Crucial T700: Fast PCIe 5.0 SSD coming in May

Crucial has announced its first PCI Express 5.0 capable SSD, the T700 with capacities of 1, 2 and 4 TB. With sequential transfer rates of up to 12.4 GB/s (reading) and 11.8 GB/s (writing), the T700 is a bit faster than the previously announced PCIe 5.0 SSDs, which usually reach 10 GB/s .

This is due to the NAND flash memory used: All previous PCIe 5.0 SSDs for desktop PCs use the same E26 controller from Phison, which basically achieves 14 GB/s, but relies on fast memory components. In the T700, Crucial uses the current NAND flash generation from the parent Micron with 232 memory layers. The TLC chips store three bits per cell (triple level cells). A small DRAM cache is also included.

The YouTube channel Linus Tech Tips has already tested a pre-series model of the T700 and certifies its high sequential transfer rates – but only for a few seconds when reading. After that, the SLC cache is full, which writes one instead of three bits per cell (single level cells), so the write speed drops to around 3 GB/s. In practice, this should hardly be noticeable, since the brake only occurs after a few dozen GB of copied data.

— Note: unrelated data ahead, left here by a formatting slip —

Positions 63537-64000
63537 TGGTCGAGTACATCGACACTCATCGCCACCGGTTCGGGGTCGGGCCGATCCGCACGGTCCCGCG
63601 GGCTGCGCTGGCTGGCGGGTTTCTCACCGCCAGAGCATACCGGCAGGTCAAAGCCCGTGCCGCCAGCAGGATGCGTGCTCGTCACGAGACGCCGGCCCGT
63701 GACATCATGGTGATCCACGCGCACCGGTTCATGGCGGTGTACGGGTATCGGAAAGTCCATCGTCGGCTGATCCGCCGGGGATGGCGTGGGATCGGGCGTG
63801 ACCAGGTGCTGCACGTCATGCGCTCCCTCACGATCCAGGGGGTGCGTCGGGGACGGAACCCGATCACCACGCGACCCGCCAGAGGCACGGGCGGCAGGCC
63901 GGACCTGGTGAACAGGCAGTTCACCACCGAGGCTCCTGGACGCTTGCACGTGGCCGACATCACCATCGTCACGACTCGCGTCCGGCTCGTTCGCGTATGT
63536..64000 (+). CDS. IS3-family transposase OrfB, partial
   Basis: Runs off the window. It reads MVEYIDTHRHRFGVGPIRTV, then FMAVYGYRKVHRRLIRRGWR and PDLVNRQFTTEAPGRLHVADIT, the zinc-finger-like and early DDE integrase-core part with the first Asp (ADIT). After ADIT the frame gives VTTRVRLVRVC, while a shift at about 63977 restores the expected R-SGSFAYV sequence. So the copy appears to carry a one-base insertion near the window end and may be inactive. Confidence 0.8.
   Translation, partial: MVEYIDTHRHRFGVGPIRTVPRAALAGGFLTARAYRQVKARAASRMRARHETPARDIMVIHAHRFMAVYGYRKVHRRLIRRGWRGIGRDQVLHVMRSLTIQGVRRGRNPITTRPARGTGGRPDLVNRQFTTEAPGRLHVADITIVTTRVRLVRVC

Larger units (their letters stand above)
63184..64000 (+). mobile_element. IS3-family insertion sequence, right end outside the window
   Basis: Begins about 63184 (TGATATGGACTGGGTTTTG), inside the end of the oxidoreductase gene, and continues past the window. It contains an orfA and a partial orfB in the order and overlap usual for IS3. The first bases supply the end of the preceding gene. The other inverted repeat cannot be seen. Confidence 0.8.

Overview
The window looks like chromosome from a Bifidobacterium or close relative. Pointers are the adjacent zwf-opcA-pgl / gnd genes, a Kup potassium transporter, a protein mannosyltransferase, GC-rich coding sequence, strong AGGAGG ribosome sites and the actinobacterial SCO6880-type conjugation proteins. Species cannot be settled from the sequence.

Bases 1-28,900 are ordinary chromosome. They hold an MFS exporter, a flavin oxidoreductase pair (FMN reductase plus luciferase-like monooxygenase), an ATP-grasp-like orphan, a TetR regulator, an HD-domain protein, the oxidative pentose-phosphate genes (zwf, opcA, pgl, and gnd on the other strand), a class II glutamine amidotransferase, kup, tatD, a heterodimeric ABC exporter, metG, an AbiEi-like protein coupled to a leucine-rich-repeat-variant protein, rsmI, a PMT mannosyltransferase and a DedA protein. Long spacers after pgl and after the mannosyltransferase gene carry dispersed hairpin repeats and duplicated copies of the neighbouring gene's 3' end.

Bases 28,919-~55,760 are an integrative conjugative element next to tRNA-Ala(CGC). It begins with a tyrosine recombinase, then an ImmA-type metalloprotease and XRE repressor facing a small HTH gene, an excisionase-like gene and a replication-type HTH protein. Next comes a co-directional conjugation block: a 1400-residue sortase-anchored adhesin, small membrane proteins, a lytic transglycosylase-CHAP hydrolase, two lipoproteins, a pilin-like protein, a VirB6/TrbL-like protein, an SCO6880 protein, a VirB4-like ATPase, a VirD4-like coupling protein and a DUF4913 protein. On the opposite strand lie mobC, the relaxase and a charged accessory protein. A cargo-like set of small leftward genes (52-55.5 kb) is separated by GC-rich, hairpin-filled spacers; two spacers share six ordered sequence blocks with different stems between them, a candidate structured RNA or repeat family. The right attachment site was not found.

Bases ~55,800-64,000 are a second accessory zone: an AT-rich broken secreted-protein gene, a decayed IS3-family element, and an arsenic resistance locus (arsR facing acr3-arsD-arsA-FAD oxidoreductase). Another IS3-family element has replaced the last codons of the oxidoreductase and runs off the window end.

However, there were still hiccups in the random access rates: Even with an advantageous queue depth of 32 – that is, the SSD controller can presort 32 access requests and thus increase the speed – the SSD only managed 845 MB/s with small 4 KB blocks. That’s a little over a meager 200,000 IOPS.

The pre-production model of the Crucial T700 was slow in random access, probably also because of the test system used.

(Image: Linus Tech Tips)

The website The SSD Review shows that systems with AMD’s Ryzen processors often achieve lower IOPS values ​​in benchmarks than Intel PCs. We have also observed this behavior in SSD tests. Linus Tech Tips used an AM5 system with the 16-core Ryzen 9 7950X. Intel’s Core i-13000 (Raptor Lake) and Core i-12000 (Alder Lake) only provide 16 PCIe 5.0 lanes. If an SSD takes four of them, the graphics card is only supplied with eight lanes.

Under optimal conditions, the T700 should achieve around 1.5 million IOPS, i.e. around 50 percent more than current high-end models with PCIe 4.0.

Crucial has not yet commented on the prices of the T700 SSDs.


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